27 posted on 06/22/2011 8:43:22 AM PDT by RC2
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To: Doe Eyes

I think where bad schools do exist in red states, it’s due to a throwback Appalachian/Rural South farmer mentality towards education that seems to stick in some small communities.

Oddly, some of the best cities to live in for a conservative professional looking for a decent job but a family and business friendly environment are liberal cities in conservative states.


28 posted on 06/22/2011 8:44:23 AM PDT by RockinRight (Cain/Bachmann, Bachmann/Rubio, or, if you really want some fun, Cain/McCotter in 2012!)
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To: Doe Eyes

THANKS!!!!

Hehehehe not a single MI school I’ll betcha!


29 posted on 06/22/2011 8:45:45 AM PDT by netmilsmom (Happiness is a choice)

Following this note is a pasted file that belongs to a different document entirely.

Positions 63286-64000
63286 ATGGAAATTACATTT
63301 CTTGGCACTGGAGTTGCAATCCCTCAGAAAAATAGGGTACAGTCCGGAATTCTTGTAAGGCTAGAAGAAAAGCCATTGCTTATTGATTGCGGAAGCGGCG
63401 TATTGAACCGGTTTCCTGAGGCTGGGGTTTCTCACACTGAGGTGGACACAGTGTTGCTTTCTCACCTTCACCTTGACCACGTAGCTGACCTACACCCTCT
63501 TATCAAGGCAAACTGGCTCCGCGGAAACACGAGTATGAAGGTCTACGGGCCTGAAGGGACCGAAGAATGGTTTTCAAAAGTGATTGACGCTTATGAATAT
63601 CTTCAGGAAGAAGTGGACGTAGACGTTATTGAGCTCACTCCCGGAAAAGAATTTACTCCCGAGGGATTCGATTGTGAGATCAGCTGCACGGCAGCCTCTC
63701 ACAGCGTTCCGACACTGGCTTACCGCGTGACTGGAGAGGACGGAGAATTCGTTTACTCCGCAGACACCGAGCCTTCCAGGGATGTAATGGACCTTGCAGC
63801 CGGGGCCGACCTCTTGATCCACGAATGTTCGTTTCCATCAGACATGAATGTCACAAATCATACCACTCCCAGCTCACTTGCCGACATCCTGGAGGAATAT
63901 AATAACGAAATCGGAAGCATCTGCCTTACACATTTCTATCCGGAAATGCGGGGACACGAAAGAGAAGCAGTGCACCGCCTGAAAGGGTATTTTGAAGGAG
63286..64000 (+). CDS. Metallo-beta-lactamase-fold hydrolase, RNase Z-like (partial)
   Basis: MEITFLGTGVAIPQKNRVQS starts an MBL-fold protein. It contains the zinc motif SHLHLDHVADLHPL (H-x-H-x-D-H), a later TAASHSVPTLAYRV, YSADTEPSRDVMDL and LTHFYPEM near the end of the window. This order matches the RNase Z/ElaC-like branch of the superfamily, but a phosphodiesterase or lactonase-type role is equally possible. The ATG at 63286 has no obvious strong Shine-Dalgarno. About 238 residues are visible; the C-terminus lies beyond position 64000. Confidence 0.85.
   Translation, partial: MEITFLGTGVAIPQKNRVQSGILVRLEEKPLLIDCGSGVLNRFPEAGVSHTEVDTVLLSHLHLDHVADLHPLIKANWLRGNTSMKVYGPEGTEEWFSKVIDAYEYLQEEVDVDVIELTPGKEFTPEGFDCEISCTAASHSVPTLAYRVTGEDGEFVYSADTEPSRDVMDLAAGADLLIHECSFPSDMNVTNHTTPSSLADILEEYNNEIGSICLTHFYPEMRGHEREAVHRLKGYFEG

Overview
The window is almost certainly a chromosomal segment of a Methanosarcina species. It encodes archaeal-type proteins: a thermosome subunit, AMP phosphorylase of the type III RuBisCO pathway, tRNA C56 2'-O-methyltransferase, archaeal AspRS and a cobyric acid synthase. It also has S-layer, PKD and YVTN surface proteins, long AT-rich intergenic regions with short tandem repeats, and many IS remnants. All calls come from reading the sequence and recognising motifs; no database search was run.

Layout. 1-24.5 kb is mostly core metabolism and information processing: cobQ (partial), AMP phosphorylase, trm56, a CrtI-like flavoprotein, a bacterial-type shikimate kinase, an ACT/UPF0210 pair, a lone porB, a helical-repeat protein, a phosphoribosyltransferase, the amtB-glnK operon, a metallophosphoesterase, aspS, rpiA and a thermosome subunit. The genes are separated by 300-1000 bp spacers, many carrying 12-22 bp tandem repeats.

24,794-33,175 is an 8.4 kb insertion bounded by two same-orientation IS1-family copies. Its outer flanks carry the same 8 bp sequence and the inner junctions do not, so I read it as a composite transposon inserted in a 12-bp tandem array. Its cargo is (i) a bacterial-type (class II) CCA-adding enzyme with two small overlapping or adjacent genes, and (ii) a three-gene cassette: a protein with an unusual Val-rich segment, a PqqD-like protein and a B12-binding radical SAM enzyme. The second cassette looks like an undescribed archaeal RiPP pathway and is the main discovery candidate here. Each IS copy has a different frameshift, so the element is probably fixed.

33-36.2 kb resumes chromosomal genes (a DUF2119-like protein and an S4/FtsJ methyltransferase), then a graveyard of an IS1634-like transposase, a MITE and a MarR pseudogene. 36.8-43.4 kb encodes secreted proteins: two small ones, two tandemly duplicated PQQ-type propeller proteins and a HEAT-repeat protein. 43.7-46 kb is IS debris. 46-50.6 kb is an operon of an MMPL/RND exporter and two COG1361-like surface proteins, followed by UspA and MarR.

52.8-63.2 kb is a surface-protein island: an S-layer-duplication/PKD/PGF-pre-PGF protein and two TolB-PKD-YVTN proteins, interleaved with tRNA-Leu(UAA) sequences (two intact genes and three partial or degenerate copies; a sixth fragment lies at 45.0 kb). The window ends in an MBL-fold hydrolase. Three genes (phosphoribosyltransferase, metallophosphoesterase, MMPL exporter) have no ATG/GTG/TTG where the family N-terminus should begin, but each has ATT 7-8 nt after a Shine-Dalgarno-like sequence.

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To: Doe Eyes
So the top schools comes from the most Liberal cities in the state?

Please note, that these are charter/magnet schools! These are NOT normal everyday public schools. Your kids have to excel to be accepted into these schools and they require, REQUIRE parent participation!

Also note that there is another Texas school in the top 10 - in Irving, Texas. Once again, this TOO is a charter/magnet school. My nephew goes to the school in Irving!
30 posted on 06/22/2011 8:46:53 AM PDT by ExTxMarine (PRAYER: It's the only HOPE for real CHANGE in America!)
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To: george76

school Ping


31 posted on 06/22/2011 8:46:55 AM PDT by 4Speed
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To: george76
Mississippi has one of the best high schools in the country.

They call it Ole Miss.

32 posted on 06/22/2011 8:50:42 AM PDT by MARTIAL MONK (I'm waiting for the POP!)
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To: george76